Our plans in December and January seemed to change every week, and in the end we had some free time around Christmas and New Year. One day Ferda and I were chatting with Yasemin when she suggested we go to Germany together for Christmas and visit the famous Christmas markets. It was a joke/dream more than anything, but Yasemin got online, checked tickets, and it was only 100 Euro round-trip, Antalya-Hannover! Well, that’s crazy. I don’t see how the airlines make any money. In the end, Yasemin couldn’t go because she didn’t have a Shengen visa or even a passport. Ferda and I, however, jumped on those tickets and visited our friend, Bilge, in Hannover.
On our first evening in Hannover we headed straight to the Christmas market in the old city (altstadt) because it was the last evening for most of the Christmas markets in Germany. We arrived just a couple days before Christmas, just a day or two after some maniac drove a truck into one of Berlin’s Christmas markets. These Christmas markets are sort of wintertime art and crafts fairs with lots of food and of course plenty of mulled wine (glühwein). It was fun to see so many people out enjoying the city in spite of the cold and a terrorist attack on another market a few days earlier.
At the Christmas market we ate pork on a stick — a German thing, I guess — but we also ate sushi at least three times during our week in Hannover. It’s not that Hannover’s so renowned for its sushi, but it’s better and cheaper than what we get in Antalya so we took advantage of the opportunity.
Markthalle was a fun place for dinner and drinks:
As a further contribution to the German economy, we bought a bicycle for Ferda in Hannover. We had been looking for about a year in Turkey and not once was Ferda able to test ride a bicycle. The few times we did find appropriate bicycles, they never had her size — even in İstanbul (our local shop phoned them many times for us). During our first day looking for a bicycle in Hannover, Ferda rode at least six different models, every one of them in her size. It’s actually quite great buying a bicycle in Germany. There were so many choices, well-equipped and ready-to-go, with dynamo hubs powering the back and front lights, rear racks, fenders. I remember years ago Megan wanted a city bike in Boulder — same thing: lights, fenders, a rack for carrying stuff. Even in “bicycle-friendly” Boulder it’s hard to find such a thing. The more I visit Germany the more I like it. And the price? Cheaper than in Turkey including the extra expense of getting the bicycle back here.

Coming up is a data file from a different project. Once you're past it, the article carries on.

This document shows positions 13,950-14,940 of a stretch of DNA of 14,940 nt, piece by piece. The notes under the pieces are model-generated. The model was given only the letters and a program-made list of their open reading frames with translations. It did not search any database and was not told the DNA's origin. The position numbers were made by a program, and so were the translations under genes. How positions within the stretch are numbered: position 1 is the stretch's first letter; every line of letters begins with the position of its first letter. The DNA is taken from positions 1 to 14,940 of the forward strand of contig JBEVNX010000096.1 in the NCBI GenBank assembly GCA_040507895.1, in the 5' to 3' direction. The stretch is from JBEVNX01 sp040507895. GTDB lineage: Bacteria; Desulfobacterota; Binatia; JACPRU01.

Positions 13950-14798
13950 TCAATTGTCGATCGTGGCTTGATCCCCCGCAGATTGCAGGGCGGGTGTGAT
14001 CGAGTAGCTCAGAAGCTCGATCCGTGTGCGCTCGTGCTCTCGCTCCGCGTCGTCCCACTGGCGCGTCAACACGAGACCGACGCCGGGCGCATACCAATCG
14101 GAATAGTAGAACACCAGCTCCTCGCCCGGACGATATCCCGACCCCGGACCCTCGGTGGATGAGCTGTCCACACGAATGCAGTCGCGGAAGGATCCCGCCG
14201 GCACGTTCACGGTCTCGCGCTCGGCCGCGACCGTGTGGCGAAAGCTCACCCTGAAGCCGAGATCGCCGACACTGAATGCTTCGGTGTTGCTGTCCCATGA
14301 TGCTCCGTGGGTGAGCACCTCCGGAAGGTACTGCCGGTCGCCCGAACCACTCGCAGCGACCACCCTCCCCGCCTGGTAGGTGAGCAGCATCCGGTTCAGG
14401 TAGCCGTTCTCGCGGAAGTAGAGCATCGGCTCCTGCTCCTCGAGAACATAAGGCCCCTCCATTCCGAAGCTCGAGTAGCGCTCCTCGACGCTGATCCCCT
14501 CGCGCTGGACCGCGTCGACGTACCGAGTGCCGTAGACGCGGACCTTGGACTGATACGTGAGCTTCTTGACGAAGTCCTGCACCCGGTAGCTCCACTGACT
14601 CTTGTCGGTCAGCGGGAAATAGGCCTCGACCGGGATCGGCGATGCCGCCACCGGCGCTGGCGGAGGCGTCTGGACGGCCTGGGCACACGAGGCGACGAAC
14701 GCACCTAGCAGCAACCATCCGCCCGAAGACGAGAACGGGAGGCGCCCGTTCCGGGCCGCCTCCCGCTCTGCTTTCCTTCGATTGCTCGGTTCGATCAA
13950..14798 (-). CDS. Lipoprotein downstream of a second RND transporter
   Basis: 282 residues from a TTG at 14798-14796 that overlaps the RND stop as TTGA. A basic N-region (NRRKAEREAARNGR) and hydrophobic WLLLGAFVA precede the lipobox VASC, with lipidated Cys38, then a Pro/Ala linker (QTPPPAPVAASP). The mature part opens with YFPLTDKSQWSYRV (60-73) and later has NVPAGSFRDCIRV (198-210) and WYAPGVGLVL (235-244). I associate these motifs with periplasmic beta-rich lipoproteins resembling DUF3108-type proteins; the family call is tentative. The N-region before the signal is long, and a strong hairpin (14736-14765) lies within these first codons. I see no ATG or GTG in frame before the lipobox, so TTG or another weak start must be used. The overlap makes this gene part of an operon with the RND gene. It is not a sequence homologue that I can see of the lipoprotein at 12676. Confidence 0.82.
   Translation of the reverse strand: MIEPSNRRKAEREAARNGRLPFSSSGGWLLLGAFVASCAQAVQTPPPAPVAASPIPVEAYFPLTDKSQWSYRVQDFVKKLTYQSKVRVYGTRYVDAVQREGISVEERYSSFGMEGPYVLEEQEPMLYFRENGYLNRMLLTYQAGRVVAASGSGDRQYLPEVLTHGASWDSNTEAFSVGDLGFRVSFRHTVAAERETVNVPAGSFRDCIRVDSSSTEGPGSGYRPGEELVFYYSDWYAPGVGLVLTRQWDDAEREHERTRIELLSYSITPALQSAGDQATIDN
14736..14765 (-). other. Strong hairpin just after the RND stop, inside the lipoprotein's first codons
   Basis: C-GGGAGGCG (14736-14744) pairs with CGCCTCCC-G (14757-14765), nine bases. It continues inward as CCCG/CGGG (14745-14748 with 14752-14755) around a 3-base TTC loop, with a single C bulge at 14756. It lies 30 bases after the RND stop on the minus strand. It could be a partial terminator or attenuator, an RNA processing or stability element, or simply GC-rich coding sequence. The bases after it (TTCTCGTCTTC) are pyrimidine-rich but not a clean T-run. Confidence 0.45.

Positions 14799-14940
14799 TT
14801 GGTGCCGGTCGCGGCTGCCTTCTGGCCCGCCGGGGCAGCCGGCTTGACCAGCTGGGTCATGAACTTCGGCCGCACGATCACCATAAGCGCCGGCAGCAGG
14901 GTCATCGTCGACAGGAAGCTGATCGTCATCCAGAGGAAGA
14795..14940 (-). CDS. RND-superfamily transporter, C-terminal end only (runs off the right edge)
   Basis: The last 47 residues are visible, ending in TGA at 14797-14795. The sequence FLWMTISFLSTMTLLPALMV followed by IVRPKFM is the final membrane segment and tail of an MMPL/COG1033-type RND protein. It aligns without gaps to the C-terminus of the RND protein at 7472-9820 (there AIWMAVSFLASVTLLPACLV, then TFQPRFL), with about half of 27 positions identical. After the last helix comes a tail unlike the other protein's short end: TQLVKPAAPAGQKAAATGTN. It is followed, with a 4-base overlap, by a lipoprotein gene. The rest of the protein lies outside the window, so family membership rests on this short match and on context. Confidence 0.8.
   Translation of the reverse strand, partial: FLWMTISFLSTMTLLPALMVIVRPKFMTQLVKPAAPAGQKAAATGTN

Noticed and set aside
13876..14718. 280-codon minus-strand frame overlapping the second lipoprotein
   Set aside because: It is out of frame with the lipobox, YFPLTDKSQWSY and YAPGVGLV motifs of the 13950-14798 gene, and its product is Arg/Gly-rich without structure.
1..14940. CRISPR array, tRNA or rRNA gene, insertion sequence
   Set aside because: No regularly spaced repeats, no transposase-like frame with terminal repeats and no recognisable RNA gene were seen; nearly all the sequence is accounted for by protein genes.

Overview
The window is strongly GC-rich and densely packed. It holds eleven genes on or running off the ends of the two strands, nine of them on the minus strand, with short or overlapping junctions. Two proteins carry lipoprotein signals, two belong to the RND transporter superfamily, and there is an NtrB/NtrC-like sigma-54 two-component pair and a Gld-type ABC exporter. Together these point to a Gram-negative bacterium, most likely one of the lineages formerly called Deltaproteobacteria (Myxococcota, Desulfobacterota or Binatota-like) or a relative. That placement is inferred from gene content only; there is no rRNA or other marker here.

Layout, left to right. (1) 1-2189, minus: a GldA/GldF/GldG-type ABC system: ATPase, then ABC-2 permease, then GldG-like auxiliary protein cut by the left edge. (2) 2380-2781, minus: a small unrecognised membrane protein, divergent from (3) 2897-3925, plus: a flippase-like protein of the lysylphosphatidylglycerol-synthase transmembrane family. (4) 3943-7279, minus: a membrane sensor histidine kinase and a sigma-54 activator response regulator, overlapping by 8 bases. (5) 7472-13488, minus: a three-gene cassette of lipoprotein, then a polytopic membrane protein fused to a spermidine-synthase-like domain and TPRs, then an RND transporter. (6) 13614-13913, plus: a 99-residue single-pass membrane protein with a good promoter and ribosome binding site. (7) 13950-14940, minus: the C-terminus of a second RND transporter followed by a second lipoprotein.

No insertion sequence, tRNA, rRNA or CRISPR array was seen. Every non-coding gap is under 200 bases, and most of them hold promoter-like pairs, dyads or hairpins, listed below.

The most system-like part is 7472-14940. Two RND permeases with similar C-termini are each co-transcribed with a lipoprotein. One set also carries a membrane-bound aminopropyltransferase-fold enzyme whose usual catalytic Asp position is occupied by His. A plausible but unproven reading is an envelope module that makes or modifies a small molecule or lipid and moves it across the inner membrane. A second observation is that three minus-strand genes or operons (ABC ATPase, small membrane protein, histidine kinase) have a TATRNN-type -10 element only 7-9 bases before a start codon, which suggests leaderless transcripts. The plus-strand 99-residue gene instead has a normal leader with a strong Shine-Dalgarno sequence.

Oh, we were good tourists too. Here are some of Hannover’s sites. Maschsee:
rathaus (municipal building):
the colorful voluptuous Niki sculptures:
and finally this one that I’m not able to figure out. It’s not the origin of the mountain biking term “baby heads”, is it?